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CCCC Research Initiative

Call for Proposals: 2014-2015 Research Initiative

CCCC is pleased to announce the eleventh year of its Research Initiative. This year we invite proposals for research that will advance the organization as articulated in the CCCC strategic governance initiatives and in the CCCC mission statement.

Particular topics and areas of interest include but are not limited to:

  • Formal and informal learning of writing
  • Outcomes and assessments
  • Multilingual writers
  • Writing in organizations, communities, and/or cultures
  • Working conditions and their influence on teaching and learning
  • Disciplinarity
  • Historiography
  • Development of teachers or researchers
  • Transfer of writing ability across contexts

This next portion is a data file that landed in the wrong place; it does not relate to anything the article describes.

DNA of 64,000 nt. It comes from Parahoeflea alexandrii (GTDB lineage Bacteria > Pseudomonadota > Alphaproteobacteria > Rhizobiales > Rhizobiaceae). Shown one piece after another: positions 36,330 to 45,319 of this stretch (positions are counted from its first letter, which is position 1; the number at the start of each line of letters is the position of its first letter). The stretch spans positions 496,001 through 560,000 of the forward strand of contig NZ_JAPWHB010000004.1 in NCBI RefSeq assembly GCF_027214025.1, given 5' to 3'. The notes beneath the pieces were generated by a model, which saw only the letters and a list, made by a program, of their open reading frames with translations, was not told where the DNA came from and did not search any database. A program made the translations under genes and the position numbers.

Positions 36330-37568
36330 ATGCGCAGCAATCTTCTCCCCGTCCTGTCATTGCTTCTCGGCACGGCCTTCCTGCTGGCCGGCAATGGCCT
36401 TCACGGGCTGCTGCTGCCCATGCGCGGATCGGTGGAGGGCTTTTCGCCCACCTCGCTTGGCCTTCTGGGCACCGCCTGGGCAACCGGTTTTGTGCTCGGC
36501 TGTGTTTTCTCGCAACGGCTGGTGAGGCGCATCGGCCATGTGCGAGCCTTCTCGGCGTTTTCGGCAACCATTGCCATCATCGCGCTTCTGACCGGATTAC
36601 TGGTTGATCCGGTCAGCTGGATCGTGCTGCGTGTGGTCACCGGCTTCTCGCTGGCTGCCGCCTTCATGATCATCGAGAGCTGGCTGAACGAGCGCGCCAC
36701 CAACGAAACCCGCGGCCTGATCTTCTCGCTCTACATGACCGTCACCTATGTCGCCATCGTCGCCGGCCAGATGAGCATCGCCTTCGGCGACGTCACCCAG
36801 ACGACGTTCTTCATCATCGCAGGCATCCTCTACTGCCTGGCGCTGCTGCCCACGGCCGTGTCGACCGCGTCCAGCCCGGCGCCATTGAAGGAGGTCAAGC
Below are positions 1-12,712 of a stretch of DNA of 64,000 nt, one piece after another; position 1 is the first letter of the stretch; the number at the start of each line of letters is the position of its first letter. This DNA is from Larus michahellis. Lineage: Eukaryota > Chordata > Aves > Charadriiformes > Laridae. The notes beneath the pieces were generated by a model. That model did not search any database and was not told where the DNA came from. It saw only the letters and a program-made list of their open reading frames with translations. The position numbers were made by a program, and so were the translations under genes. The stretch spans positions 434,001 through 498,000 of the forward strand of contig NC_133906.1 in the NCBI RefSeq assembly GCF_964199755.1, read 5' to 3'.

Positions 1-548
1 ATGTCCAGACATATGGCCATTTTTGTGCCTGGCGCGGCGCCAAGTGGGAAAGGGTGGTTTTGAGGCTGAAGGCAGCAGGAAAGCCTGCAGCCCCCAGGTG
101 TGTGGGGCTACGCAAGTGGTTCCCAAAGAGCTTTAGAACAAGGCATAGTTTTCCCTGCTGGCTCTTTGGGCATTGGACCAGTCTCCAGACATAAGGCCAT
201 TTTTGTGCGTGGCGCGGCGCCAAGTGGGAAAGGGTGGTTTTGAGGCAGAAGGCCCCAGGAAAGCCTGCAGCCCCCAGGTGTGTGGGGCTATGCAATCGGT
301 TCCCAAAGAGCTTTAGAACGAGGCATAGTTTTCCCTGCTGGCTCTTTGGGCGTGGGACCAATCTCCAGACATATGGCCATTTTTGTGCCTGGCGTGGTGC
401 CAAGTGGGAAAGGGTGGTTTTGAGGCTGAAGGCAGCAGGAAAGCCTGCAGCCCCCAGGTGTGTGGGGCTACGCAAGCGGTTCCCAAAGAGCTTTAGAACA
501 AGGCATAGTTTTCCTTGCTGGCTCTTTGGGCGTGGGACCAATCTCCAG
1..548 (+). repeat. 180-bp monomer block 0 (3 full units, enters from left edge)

• Technologies for writing and learning to write
  • Literacies and the public good
  • Coming to terms with first-year composition
  • Engaging the basic writer

We invite proposals for research that employ diverse perspectives and methodologies including historical, rhetorical, qualitative, quantitative, ethnographic, and textual. Proposals should:

  • Define the project and articulate specific research questions
  • Explain the significance of the topic and what gaps in knowledge it seeks to fill, and situate the project in relevant scholarly conversations about both methodology and the subject to be studied
  • Using accepted methodologies, explain how the researchers will gather and analyze evidence and how the evidence will help address the research questions.
  • Underscore how the project takes up innovative aims or employs novel concepts, approaches, or methods
  • Describe the personnel and financial resources needed to complete the project, arguing for why they are appropriate.
  • Provide a description of the credentials the investigators bring to the project (a one-page narrative with relevant details about positions, publications and prior research, etc., is sufficient)
  • Describe how the project will be delivered to the CCCC audience (through text or online publication, e.g.)